Let’s just say, in a restructuring, you have bondholders taking a constructive long-term view of Argentina’s prospects, and you have a counterparty in Milei, who is interested in ideas and growth and rationalizing government and rooting out corruption and opening up opportunities for investment — if you have somebody like that to negotiate with, the prospects of helping him by giving him some forbearance on the debt would be a very, very good investment. I think it could be a very productive partnership between the country and its creditors. I think there’s an amazing opportunity here to get it right on both sides. That doesn’t mean that will happen.

I’m interested in the place of Argentina in this bigger global-power map. Is this similar in your mind to in the 1970s and ’80s between the U.S. and Soviet Union throughout South America and Africa?
It is. The great powers never stopped playing the great game. It’s been extended to Latin America and to Africa and Asia, but it’s particularly prevalent in Latin America. The U.S. was really not focused well or hard enough on how to develop those relationships. You have Brazil, which is, at best, neutral toward the U.S. and western powers, and you have others that are outright hostile. So pulling Argentina back into the fold of U.S. influence and western values would be a huge, huge event.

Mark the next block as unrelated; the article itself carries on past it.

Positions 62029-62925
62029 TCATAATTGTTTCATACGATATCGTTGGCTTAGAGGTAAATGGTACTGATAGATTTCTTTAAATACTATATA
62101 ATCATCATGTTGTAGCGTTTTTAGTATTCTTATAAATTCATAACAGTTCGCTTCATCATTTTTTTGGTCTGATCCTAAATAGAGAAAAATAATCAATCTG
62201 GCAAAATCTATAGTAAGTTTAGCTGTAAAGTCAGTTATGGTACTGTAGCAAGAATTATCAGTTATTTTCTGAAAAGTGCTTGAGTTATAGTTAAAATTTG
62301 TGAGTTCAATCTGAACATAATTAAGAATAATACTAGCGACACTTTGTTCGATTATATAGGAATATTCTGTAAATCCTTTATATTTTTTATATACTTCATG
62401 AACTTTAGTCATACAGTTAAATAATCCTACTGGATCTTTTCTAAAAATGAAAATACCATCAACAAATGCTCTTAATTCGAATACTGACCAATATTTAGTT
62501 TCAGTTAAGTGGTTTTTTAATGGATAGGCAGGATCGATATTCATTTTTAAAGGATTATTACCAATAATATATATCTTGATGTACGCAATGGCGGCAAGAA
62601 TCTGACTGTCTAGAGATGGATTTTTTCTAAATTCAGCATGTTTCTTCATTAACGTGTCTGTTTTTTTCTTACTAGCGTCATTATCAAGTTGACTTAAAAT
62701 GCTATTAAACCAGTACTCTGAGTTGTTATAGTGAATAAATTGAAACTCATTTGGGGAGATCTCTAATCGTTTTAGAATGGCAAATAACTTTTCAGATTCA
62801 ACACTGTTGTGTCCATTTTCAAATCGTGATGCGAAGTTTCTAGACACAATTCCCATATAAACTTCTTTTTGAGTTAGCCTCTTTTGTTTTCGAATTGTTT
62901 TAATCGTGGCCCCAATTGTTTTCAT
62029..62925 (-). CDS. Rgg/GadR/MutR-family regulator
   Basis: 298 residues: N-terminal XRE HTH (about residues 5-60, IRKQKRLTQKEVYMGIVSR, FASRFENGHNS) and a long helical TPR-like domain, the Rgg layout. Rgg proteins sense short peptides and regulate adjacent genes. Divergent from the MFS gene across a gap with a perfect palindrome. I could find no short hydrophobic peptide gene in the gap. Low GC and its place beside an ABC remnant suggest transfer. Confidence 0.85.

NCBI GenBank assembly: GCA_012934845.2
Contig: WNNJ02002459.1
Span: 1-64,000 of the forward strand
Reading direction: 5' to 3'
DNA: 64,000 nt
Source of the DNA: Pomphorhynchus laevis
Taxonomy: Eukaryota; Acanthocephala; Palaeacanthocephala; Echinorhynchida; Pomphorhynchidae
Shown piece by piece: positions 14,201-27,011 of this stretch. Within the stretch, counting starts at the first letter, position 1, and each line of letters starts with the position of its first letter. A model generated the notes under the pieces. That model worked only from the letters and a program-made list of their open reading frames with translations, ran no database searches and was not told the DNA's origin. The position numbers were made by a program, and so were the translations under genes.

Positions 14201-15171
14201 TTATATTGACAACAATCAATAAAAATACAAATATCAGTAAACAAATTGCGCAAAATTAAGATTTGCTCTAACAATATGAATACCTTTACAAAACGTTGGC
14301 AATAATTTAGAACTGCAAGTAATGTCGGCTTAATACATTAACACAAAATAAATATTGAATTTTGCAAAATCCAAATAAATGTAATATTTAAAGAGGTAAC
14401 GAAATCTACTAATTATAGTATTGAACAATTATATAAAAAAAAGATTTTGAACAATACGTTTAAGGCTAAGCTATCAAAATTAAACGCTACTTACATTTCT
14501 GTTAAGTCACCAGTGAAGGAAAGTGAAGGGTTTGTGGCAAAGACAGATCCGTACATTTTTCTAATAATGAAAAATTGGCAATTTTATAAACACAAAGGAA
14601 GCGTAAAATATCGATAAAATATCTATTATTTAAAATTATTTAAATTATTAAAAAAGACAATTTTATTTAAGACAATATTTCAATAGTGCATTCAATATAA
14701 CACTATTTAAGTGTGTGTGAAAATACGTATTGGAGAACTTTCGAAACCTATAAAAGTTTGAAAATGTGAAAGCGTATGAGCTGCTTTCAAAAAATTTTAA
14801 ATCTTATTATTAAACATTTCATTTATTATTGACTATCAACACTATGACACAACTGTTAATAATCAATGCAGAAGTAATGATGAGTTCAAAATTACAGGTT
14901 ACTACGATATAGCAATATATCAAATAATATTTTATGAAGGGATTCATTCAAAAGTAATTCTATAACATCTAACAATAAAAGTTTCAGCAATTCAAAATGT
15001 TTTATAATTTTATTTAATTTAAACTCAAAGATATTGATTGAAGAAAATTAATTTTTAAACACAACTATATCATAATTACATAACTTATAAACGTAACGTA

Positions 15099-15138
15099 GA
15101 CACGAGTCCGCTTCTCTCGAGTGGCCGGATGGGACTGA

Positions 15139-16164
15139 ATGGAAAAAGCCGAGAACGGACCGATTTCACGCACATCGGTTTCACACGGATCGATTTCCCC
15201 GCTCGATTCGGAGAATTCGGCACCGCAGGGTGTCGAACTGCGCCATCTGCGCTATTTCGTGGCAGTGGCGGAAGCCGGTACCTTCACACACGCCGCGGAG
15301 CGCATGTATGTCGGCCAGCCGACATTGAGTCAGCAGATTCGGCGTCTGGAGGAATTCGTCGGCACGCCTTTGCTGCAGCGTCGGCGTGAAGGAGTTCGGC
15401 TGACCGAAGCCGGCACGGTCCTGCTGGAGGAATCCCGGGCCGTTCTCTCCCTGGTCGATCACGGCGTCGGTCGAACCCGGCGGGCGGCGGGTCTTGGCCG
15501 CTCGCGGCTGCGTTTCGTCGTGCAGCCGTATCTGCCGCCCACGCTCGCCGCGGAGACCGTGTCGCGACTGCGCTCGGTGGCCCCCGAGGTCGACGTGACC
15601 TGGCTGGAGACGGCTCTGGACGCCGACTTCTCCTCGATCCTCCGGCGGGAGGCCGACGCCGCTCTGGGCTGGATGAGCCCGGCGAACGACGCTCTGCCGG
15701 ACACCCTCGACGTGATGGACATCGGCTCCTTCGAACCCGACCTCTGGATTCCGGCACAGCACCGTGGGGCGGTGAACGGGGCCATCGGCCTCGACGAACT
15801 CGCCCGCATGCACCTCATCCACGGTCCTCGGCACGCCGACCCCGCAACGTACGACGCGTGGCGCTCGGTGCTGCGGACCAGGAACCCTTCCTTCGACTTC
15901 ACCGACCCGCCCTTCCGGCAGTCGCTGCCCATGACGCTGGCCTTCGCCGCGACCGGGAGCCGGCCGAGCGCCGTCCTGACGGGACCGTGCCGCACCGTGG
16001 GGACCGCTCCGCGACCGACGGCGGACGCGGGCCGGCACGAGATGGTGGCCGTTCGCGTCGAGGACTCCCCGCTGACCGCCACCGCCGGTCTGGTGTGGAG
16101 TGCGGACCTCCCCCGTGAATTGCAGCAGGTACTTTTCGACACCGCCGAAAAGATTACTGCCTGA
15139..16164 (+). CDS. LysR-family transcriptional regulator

One of the main battlegrounds is the power and the influence of the U.S. dollar as the global reserve currency. Do you think that there’s any real chance that it could get supplanted by the yuan or any other currency?
I wrote a piece on this for Politico E.U., but I think that the U.S. dollar is at risk only at the margin. It’s just too entrenched, and too practical, as a tool of trade. You have deep institutions, strong institutions, that support the dollar that support transacting in dollars. And I wrote a piece for the FT just a couple of weeks ago. The Chinese are setting up dollar-based stablecoin exchanges in Hong Kong. If you think about offshore crypto and stablecoin exchanges, they’re mostly used by bad guys — bad guys meaning people who are under sanctions or people who engage in criminal activity. People under sanction and people engaged in criminal activity are a huge piece of the world economy. For most of world trade and most of international relationships, that dollar is still the place to be.

Anything else?
[Milei] is a big deal. The most important, seismic effect of Milei is that it shows that people in democracies — and Argentina is a democracy — can seek radical change. And not just radical change from a populace but a radical change from somebody who actually is well educated and has a shot at implementing what he’s talking about. That’s maybe the most encouraging piece of his election.

What Should We Expect From Argentina’s Wacky New President?